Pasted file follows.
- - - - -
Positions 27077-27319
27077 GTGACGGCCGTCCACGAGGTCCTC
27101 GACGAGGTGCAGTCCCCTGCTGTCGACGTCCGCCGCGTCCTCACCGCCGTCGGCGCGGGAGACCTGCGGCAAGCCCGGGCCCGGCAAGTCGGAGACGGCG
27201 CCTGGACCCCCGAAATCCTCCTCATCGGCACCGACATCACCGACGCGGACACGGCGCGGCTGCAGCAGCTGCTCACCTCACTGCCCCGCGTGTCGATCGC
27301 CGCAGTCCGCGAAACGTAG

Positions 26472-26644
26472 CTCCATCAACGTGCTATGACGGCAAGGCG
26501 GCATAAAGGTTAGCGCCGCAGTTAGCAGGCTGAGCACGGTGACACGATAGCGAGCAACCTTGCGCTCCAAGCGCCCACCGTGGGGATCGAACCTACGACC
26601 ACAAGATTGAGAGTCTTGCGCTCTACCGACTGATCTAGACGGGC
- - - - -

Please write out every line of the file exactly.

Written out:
Positions 27077-27319
27077 GTGACGGCCGTCCACGAGGTCCTC
27101 GACGAGGTGCAGTCCCCTGCTGTCGACGTCCGCCGCGTCCTCACCGCCGTCGGCGCGGGAGACCTGCGGCAAGCCCGGGCCCGGCAAGTCGGAGACGGCG
27201 CCTGGACCCCCGAAATCCTCCTCATCGGCACCGACATCACCGACGCGGACACGGCGCGGCTGCAGCAGCTGCTCACCTCACTGCCCCGCGTGTCGATCGC
27301 CGCAGTCCGCGAAACGTAG

Positions 26472-26644
26472 CTCCATCAACGTGCTATGACGGCAAGGCG
26501 GCATAAAGGTTAGCGCCGCAGTTAGCAGGCTGAGCACGGTGACACGATAGCGAGCAACCTTGCGCTCCAAGCGCCCACCGTGGGGATCGAACCTACGACC
26601 ACAAGATTGAGAGTCTTGCGCTCTACCGACTGATCTAGACGGGC